If a superior Republican candidate were to emerge from a brokered convention – say a Mitch Daniels, Paul Ryan or Chris Christie – then the many debates should be credited for improving the process by vetting weak candidates and producing a stronger one. This would be good for the Republicansand highly illustrative for those of us who want to fix our broken political system.
Mandatory debates and first-person political statements could be an essential part of a clean elections solution for the United States. All media pay taxes, and some pay broadcasting fees. In lieu of such taxes and fees, media could provide debate time and free first-person political statements from the candidates. Such a system could contribute to a robust vetting of candidates and guarantee a certain amount of civility in the election process.
Many details would need to be worked out. Which candidates would qualify for these free media appearances? Certainly the nominees of the major parties would. Representatives from smaller parties, Independents, and primary election candidatesmight qualify for participation if their party’s voter registration reaches a certain threshold in their districts or by collecting some set amount of signatures on petitions.
Exactly how (and how much) the media would be compelled to contribute would need to be determined. Media pay taxes unevenly. Some pay little or no taxes at all due to write-offs. Some companies, like Google or Yahoo, only make a portion of their profits through the delivery of content. Establishing a system equitable to the media would be challenging, but not impossible Some debates, even if mandatory, could make money for broadcasters. The 2012 Republican primary debates have had good ratings. Commercial sponsorship of the debates could be permitted, which would give media some incentive to help make the debates attractive to viewers and offset costs.
Timing in all things is important. Debates would have to be in prime time. Voter education would be maximized by concentrating debates and written first-person political statements into segmented time frames running the course of a few days or a couple of weeks. In advertising, this is called a “media pulse.” The citizen’s thought process will tend to be more activated if he or she is presented with related content multiple times during a set period.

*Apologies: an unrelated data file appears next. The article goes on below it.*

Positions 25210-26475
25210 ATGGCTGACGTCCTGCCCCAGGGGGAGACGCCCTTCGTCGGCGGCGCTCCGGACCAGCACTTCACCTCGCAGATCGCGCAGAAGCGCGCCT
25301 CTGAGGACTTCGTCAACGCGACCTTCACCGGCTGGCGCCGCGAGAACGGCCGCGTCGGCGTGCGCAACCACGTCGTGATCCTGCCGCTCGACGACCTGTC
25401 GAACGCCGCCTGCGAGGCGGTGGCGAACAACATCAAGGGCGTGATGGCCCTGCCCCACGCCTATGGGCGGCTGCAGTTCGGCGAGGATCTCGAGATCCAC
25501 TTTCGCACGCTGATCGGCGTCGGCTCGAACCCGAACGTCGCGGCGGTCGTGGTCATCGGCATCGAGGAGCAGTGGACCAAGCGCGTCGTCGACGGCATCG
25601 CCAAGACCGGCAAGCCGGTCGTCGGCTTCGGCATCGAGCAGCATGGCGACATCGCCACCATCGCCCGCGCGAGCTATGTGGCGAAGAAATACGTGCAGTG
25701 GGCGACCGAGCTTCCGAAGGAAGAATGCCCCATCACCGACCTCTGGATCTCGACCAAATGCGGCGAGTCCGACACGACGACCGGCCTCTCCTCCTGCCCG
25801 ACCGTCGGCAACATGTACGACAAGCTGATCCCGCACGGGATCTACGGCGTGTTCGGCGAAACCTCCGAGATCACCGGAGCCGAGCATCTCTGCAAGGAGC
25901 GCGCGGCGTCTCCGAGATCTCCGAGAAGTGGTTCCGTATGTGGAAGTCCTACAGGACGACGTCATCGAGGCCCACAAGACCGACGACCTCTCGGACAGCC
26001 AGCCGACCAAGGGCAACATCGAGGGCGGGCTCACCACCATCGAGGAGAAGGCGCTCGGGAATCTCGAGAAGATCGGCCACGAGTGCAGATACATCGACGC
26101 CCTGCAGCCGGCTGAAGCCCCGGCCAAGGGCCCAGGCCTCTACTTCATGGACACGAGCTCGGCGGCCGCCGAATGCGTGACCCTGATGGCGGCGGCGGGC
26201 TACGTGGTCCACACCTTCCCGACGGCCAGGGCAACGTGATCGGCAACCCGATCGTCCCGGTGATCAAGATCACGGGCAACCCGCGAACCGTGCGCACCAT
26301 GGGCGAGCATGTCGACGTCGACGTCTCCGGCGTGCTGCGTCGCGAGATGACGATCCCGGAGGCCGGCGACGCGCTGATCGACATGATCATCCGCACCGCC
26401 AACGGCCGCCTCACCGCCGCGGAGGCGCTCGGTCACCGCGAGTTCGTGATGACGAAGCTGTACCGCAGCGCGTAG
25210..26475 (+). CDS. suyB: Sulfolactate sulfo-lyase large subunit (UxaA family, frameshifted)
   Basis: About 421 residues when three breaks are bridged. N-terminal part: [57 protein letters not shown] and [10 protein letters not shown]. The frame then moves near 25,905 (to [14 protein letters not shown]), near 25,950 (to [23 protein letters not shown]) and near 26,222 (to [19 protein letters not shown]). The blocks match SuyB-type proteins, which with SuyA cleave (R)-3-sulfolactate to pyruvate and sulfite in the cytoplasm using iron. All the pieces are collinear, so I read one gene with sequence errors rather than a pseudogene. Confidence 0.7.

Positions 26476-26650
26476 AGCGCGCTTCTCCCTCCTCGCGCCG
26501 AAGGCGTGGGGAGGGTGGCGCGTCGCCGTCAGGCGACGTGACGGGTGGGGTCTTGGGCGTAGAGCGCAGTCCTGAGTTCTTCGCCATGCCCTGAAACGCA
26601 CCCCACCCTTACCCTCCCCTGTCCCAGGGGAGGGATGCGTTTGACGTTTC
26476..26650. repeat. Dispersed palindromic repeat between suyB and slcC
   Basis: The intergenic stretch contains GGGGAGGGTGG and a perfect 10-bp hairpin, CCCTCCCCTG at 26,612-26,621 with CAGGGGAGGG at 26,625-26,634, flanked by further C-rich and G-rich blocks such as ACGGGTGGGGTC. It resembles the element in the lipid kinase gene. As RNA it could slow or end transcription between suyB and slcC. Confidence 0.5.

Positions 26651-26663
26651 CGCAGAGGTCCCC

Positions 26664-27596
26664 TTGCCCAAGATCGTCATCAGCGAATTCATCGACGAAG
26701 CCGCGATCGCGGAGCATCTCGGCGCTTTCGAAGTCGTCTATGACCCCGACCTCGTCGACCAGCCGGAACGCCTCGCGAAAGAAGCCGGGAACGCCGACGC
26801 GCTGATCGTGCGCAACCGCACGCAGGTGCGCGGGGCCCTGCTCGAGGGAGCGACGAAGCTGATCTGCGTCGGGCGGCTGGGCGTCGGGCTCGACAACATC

Taking this process a step further, one or two week segments could be devoted to debating specific subjects: economy, foreign policy, environment/energy, social issues, etc. The debates need not be confined to the media. The political discussion could be brought into the schools where our children are not sufficiently versed in civics or critical thinking about important public policy questions.
To some libertarian purists, such a system – which aims to drive a national conversation – may seem too top-down. But, as the founding fathers understood, civic engagement is absolutely necessary for a healthy republic. A distant government and corrupt political system have alienated and disengaged too many Americans. Decisive measures are required to reverse this trend.
The political system of the United States demands more public policy discussion, more dialogue and more critical thinking, to be followed by responsiveness in government. It’s essential that politicians be banned from taking campaign money from the same interests that they regulate. That old system must be replaced by a vigorous new one. Free media for political candidates in the form of debates and first-person essays in the candidates’ own words should be part of our new clean elections solution.
Guest post by Stephen Erickson originally published at www.rebuilddemocracy.org on 2/23/12
Surging Republican presidential candidate Rick Santorum was declared one of the “most corrupt” members of Congress in 2006 by a group called CREW (Citizens for Responsibility and Ethics in Washington). The charge is often used against Santorum in the presidential campaign by his Republican opponents. Santorum denies any wrongdoing and claims that CREW is a politically-motivated left-wing organization. Let’s take a closer look.
CREW makes a number of connections between contributors to Santorum’s campaign organizations and legislation he sponsored or supported while serving in the Senate. Most damning is the $44,750 Santorum received from hospital-related interests in Puerto Rico, which appears to have been in exchange for Santorum sponsoring the Medicare Puerto Rico Hospital Payment Parity Act in the US Senate.
Santorum also sponsored legislation that would require the National Weather Service to provide data to private weather forecasting companies but prohibit the government service from disclosing the data itself in most cases. The founders of AccuWeather had “contributed $40,000 to Santorum and the Republican Party since 2003,” reported CREW.